As we noted in at the start of this article, movement of people is the most obvious driver of change to the English language. It was brought to this country through the migration of the Anglo-Saxons, altered through exposure to the Vikings, then the Normans. Crudely speaking, after that migration to Britain gave way to migration from Britain in terms of changing the language; as the British Empire grew and grew, the English language gathered vocabulary from invaded territories. In some cases, these were words for things that didn’t exist in the UK, such as “jungle” from the Hindi jangal, or “wombat” from the Dharug wambad. In others, it was a word for something that did exist, such as “bungalow” and “shampoo” (also both from Hindi).
Sometimes the use of a word in English traces the history of Empire to an astonishing degree. The word “wallah”, which is common to several Indian languages and which means the person responsible for a specific thing or business (usually as a suffix – e.g. chai-wallah, the person responsible for the tea), first appears in English-language texts in the 1750s. That’s around the time that the British East India Company began to rule parts of the subcontinent. The word is used increasingly until the First and Second World Wars, when it begins to tail off, dropping down still further from 1947, when India gained independence. This can all be seen in Google’s fascinating ngram viewer; the colonial history of a subcontinent mapped in a single word.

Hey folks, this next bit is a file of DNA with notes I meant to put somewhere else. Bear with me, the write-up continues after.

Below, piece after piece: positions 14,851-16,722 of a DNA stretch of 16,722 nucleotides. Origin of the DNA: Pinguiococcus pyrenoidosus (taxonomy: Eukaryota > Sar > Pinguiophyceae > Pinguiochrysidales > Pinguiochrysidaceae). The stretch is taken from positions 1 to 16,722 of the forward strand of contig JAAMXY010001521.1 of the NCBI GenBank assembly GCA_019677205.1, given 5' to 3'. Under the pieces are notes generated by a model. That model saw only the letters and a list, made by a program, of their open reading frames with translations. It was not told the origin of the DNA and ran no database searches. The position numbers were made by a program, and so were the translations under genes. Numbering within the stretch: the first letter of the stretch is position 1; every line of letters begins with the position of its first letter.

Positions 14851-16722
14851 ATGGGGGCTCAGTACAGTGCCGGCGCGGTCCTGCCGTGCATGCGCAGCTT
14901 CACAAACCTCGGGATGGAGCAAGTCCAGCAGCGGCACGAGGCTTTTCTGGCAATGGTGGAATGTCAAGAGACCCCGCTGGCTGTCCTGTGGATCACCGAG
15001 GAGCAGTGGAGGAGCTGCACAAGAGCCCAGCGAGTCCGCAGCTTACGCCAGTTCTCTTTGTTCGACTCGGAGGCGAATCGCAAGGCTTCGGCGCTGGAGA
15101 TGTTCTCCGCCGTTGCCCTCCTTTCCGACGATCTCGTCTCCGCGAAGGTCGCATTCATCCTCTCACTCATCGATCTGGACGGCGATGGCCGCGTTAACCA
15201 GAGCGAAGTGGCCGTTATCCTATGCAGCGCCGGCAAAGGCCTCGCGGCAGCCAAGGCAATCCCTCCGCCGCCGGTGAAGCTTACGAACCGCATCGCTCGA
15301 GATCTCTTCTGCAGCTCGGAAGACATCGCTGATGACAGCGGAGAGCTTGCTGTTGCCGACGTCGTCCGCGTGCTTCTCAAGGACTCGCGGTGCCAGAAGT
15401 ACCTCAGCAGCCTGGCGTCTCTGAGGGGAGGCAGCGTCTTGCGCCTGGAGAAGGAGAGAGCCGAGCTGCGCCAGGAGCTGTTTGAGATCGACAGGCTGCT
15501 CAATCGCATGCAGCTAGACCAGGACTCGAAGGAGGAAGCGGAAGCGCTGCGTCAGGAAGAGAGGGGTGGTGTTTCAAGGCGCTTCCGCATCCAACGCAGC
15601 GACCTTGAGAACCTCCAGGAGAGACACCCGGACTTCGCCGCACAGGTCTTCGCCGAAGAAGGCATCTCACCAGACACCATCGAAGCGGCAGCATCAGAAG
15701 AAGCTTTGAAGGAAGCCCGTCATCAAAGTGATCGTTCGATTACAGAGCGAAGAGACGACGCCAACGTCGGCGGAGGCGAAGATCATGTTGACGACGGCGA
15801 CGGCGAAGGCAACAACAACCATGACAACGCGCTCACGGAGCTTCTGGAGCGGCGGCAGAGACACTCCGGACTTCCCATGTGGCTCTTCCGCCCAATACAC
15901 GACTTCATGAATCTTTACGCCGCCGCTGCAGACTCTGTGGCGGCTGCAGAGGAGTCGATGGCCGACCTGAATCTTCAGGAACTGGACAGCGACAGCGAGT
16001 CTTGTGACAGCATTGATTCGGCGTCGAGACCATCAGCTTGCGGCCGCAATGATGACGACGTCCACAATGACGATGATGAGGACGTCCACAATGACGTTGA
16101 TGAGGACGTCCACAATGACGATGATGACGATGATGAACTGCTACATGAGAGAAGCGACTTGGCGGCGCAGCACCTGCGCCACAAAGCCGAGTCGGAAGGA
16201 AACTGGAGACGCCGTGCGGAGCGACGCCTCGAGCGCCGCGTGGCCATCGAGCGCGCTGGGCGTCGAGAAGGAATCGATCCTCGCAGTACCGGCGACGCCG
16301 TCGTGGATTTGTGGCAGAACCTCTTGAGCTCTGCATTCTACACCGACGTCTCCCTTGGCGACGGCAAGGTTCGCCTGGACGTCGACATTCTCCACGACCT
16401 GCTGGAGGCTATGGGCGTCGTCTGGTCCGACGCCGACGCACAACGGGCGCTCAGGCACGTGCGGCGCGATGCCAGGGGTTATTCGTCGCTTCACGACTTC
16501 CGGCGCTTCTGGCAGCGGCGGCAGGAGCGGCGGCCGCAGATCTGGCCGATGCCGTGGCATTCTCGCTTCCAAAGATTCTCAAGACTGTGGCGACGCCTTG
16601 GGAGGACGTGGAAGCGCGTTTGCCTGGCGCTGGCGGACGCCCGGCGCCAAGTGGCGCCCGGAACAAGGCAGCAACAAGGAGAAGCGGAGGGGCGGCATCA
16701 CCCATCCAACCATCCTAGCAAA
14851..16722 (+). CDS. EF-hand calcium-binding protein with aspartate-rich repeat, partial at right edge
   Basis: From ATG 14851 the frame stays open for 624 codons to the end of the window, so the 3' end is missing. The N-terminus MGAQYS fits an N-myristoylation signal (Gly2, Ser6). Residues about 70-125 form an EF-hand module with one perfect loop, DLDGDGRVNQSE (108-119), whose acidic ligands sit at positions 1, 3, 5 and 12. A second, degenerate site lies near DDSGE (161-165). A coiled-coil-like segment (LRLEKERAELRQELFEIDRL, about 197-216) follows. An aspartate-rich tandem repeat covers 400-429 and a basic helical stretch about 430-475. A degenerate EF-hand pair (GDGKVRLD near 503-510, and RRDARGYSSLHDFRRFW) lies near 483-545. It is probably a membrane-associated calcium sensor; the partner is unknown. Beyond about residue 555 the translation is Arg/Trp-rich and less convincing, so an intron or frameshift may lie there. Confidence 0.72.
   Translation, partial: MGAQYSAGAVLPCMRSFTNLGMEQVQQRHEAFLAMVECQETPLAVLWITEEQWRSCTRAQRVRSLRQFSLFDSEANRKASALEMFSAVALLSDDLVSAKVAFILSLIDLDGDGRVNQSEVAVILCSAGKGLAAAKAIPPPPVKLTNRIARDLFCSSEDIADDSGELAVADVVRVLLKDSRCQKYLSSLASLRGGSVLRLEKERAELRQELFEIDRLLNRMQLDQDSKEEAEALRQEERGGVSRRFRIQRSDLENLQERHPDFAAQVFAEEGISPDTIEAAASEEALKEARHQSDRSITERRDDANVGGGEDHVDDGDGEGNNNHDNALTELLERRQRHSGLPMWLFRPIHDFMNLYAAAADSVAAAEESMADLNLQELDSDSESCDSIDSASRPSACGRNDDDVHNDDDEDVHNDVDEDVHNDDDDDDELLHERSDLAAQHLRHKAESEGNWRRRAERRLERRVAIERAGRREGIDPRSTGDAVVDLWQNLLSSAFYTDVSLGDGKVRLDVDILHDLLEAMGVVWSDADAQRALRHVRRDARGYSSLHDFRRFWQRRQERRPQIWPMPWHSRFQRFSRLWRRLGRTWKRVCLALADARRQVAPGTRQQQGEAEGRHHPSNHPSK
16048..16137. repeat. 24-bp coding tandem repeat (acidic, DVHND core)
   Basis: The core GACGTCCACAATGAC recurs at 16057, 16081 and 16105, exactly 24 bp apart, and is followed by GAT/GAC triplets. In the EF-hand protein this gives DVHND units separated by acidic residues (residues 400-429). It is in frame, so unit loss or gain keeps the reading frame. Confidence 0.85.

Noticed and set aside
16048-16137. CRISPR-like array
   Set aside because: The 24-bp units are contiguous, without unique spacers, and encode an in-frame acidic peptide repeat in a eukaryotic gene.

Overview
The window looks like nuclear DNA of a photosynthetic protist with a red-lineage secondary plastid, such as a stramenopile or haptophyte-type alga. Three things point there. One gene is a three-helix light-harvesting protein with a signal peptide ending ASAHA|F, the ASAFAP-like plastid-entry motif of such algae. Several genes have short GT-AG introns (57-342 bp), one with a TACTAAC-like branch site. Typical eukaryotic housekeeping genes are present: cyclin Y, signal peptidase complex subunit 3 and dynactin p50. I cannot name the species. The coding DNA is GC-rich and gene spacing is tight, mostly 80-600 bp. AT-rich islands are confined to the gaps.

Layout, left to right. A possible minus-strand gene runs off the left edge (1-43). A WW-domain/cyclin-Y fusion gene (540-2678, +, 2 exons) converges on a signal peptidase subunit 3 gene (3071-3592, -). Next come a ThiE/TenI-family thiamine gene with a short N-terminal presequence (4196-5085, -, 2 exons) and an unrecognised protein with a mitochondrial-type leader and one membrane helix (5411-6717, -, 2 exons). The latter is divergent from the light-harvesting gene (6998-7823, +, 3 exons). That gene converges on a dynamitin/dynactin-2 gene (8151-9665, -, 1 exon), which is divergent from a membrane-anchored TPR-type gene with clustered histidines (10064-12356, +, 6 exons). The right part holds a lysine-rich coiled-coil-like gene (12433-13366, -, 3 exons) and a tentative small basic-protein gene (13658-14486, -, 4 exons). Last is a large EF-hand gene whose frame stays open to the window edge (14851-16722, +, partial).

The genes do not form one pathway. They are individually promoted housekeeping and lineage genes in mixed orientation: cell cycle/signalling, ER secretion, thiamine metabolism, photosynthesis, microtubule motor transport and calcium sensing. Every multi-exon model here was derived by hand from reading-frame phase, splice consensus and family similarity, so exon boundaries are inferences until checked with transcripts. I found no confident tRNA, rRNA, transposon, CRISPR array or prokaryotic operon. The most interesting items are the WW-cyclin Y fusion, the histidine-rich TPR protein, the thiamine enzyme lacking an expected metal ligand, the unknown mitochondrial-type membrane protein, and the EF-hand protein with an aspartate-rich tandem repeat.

Migration and political differences are also the reason behind many of the differences between American and British English. For instance, take the past tense of “to get” – if you’re British, you might say “got”, and look down on the American “gotten”. But “gotten” is actually the older form; it was in use on both sides of the Atlantic 300 years ago, at which point British people dropped it and Americans preserved it.
Language doesn’t have to feel the hand of history to cause it to change. Sometimes the factors that cause language to change are much more mundane – such as the desire to make things simpler.
One example of this is that we generally prefer things that are easy to say. The word “daughter” comes from the Old English dohtor, in which the ‘h’ sound would have been pronounced – a little like the Dutch dochter. But in English, an “augh’ sound followed by a ‘t’ is tricky to pronounce. In “laughter” it turned into an ‘f’ sound but in ‘daughter’ the ‘gh’ sound vanished altogether, so that we now say “dauter”. In both cases, the spelling is the only thing that remains of the original pronunciation.